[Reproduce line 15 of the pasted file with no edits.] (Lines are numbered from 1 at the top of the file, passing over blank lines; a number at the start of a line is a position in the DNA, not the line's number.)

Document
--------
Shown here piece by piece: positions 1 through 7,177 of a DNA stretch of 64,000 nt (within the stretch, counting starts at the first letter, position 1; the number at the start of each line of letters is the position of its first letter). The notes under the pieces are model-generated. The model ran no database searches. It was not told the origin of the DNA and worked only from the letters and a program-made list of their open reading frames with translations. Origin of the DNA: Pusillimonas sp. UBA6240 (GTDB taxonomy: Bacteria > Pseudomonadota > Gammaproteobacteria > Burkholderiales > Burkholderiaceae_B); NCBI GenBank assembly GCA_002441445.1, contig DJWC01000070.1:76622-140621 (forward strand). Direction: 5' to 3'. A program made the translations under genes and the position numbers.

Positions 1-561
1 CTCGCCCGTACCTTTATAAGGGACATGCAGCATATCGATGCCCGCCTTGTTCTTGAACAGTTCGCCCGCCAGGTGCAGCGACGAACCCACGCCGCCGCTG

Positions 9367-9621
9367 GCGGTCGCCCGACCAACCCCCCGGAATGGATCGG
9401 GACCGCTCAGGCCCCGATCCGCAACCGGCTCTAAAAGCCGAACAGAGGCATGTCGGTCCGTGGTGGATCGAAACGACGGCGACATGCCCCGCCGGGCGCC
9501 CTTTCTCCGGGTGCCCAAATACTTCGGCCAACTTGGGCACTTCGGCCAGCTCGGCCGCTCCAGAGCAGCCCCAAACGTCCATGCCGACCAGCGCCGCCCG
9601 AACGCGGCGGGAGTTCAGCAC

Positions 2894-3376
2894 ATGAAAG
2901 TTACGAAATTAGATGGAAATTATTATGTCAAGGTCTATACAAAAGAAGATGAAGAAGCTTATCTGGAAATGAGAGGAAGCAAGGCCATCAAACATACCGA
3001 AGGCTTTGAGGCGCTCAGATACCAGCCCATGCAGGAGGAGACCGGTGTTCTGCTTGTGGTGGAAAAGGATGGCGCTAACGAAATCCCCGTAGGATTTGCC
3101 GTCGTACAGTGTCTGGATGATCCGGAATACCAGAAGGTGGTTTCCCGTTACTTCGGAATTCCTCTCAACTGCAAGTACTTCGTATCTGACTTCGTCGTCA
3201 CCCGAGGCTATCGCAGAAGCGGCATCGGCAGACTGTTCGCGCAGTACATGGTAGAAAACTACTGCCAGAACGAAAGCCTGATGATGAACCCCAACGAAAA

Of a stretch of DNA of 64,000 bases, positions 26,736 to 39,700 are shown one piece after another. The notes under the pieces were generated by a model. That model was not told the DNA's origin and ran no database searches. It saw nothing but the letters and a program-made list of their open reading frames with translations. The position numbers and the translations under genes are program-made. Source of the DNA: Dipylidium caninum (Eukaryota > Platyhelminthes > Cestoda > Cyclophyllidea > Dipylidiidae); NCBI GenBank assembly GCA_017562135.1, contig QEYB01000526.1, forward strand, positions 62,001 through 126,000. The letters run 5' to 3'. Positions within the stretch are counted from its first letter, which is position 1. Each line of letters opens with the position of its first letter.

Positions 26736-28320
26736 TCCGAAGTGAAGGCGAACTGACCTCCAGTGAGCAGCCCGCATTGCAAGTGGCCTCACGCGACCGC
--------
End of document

Of a stretch of DNA of 64,000 bases, positions 26,736 to 39,700 are shown one piece after another. The notes under the pieces were generated by a model. That model was not told the DNA's origin and ran no database searches. It saw nothing but the letters and a program-made list of their open reading frames with translations. The position numbers and the translations under genes are program-made. Source of the DNA: Dipylidium caninum (Eukaryota > Platyhelminthes > Cestoda > Cyclophyllidea > Dipylidiidae); NCBI GenBank assembly GCA_017562135.1, contig QEYB01000526.1, forward strand, positions 62,001 through 126,000. The letters run 5' to 3'. Positions within the stretch are counted from its first letter, which is position 1. Each line of letters opens with the position of its first letter.